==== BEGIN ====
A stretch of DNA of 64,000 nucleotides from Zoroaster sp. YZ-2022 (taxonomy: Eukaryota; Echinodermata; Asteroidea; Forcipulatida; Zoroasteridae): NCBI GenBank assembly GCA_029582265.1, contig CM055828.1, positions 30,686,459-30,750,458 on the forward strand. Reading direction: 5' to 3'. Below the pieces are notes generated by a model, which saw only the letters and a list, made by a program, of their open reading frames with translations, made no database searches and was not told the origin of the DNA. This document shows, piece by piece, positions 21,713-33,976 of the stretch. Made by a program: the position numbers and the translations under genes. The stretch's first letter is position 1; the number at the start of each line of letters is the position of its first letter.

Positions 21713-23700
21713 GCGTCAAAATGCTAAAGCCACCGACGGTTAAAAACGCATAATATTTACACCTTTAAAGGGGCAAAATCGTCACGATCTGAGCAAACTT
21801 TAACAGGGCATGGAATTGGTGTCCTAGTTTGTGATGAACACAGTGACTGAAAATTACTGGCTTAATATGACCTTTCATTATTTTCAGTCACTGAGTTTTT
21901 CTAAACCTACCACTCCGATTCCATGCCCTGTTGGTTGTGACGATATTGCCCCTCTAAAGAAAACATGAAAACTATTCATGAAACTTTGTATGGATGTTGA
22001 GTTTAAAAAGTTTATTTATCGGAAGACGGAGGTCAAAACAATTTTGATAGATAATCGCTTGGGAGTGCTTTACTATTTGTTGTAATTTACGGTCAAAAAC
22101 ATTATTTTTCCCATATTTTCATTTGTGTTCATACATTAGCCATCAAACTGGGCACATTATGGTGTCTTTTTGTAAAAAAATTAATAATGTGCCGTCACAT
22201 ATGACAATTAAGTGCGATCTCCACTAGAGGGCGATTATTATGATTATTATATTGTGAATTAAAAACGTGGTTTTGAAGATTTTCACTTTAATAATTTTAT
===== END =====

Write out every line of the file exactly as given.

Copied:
A stretch of DNA of 64,000 nucleotides from Zoroaster sp. YZ-2022 (taxonomy: Eukaryota; Echinodermata; Asteroidea; Forcipulatida; Zoroasteridae): NCBI GenBank assembly GCA_029582265.1, contig CM055828.1, positions 30,686,459-30,750,458 on the forward strand. Reading direction: 5' to 3'. Below the pieces are notes generated by a model, which saw only the letters and a list, made by a program, of their open reading frames with translations, made no database searches and was not told the origin of the DNA. This document shows, piece by piece, positions 21,713-33,976 of the stretch. Made by a program: the position numbers and the translations under genes. The stretch's first letter is position 1; the number at the start of each line of letters is the position of its first letter.

Positions 21713-23700
21713 GCGTCAAAATGCTAAAGCCACCGACGGTTAAAAACGCATAATATTTACACCTTTAAAGGGGCAAAATCGTCACGATCTGAGCAAACTT
21801 TAACAGGGCATGGAATTGGTGTCCTAGTTTGTGATGAACACAGTGACTGAAAATTACTGGCTTAATATGACCTTTCATTATTTTCAGTCACTGAGTTTTT
21901 CTAAACCTACCACTCCGATTCCATGCCCTGTTGGTTGTGACGATATTGCCCCTCTAAAGAAAACATGAAAACTATTCATGAAACTTTGTATGGATGTTGA
22001 GTTTAAAAAGTTTATTTATCGGAAGACGGAGGTCAAAACAATTTTGATAGATAATCGCTTGGGAGTGCTTTACTATTTGTTGTAATTTACGGTCAAAAAC
22101 ATTATTTTTCCCATATTTTCATTTGTGTTCATACATTAGCCATCAAACTGGGCACATTATGGTGTCTTTTTGTAAAAAAATTAATAATGTGCCGTCACAT
22201 ATGACAATTAAGTGCGATCTCCACTAGAGGGCGATTATTATGATTATTATATTGTGAATTAAAAACGTGGTTTTGAAGATTTTCACTTTAATAATTTTAT